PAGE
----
Thursday, April 9, 2009

Light and Great Expectations.

Few places really live up to our expectations. Paris exceeds mine.

I know, I know. In a literary sense, great expectations go more with London than Paris. Too bad. I've never been to London, but now I've been to Paris. It's better than I hoped for and probably slightly more than I deserve.

I can only write about what I know, reaching for the light with both hands.

Our first full day dawned late, gray and rainy; just the weather we expected from a late March day in Paris. It didn't matter. By 11:00 a.m. we set out for the sunlit spaces and dreamy days of impressionism at the Musee d'Orsay; into the world of late-nineteenth century Paris and the invention of French modern art.

Zipping pass the soggy ticket line as we waved our nifty Museum Passes, we entered this historic train station turned museum and pushed upward. First stop, the top rooms of Impressionists and Post Impressionists....Renoirs, Monets, Chagelles, Manets, Gauguins and Van Goghs. I've been in the great art museums of Germany, Netherlands, Scandinavia, Russia. But to go to the place where artists reinvented how light appeared on canvas.....

I made a point of going to the Musee d'Orsay as an artist and not a tourist. It is said that the Musee d'Orsay on a spring morning is a writer's church. They say that to pray as an do what it is you do. So I prayed by soaking up the light, writing a near perfect “prayer.” I chose to focus on the thousands of points of a Pissarro. I found the Renoir of which I dreamed, and tried to replicate quite unsuccessfully, as a girl in high school art class. It is said that “Those whose expectations are God’s, will never be disappointed.” He didn’t intend for me to be a painter.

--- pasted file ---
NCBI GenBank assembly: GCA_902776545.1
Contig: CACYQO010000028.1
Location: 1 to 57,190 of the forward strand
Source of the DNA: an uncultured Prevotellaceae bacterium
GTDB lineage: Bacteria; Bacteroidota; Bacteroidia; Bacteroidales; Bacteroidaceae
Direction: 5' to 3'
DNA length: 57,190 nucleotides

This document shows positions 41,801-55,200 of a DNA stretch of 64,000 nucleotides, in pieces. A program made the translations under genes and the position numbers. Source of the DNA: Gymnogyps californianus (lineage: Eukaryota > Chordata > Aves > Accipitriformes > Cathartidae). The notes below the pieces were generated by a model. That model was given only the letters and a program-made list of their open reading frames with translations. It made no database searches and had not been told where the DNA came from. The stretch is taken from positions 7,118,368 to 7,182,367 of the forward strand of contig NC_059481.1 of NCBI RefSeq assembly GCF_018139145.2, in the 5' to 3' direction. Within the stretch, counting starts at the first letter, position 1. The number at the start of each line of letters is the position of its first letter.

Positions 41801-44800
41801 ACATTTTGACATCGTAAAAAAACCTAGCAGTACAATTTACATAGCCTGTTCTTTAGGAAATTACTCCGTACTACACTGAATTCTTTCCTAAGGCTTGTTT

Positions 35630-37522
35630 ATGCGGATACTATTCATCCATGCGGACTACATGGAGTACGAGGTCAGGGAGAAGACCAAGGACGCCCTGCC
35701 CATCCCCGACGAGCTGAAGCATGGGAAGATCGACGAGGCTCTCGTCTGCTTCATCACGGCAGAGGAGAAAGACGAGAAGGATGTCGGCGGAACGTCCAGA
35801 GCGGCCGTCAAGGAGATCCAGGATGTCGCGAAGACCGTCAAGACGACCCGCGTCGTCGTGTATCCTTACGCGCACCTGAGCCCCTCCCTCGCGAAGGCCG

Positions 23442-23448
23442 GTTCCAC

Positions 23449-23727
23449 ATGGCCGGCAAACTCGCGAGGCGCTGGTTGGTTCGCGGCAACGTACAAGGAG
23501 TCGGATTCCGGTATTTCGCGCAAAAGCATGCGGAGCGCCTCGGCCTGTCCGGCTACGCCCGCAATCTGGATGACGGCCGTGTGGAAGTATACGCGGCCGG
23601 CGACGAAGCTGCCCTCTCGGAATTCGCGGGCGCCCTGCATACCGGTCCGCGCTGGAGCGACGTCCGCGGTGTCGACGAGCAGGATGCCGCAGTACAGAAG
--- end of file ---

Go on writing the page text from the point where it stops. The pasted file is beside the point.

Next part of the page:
I dwelt on the fabulous, light-drenched color of the Gauguins, painted in Tahiti. It is a place to which I have actually been. I can now honestly say that he captures the soul that is French in the spirit that is Tahitian. At last, I understood his mocking journals and took his words with, yes, a grain of salt. I discovered, (as Eric Maisel, the writer and writing coach notes) that Gauguin was a gentle soul who did not withstand well the criticism of the established art world.

The artist in me was sobered by the fact that Van Gogh never sold a single one of his paintings during his lifetime. Some of the best writers this world has ever known wrote in Paris, and never found an audience for their words. I remind myself that one does not stop praying just because the object of my faith cannot be definitively proved. So I pray my way.

So, focused on the light was I, that I have already forgotten where we ate that night. I intended to record it, but the romance of a pink-yellow sunset (indicating a better day tomorrow) and glimpses of that signature tower, took the name of the cafe out of my memory. It bothers me. I only remember the delicious bread, the tender lamb shank, the “Frenchness” of the ideal rose wine carafe, the perfect apple tartlet with soft cream.

It will have to be enough; more than enough for a day in Paris. My expectations are exceeded and I decide to be kind to myself.

©2009 Jan Johnson Wondra

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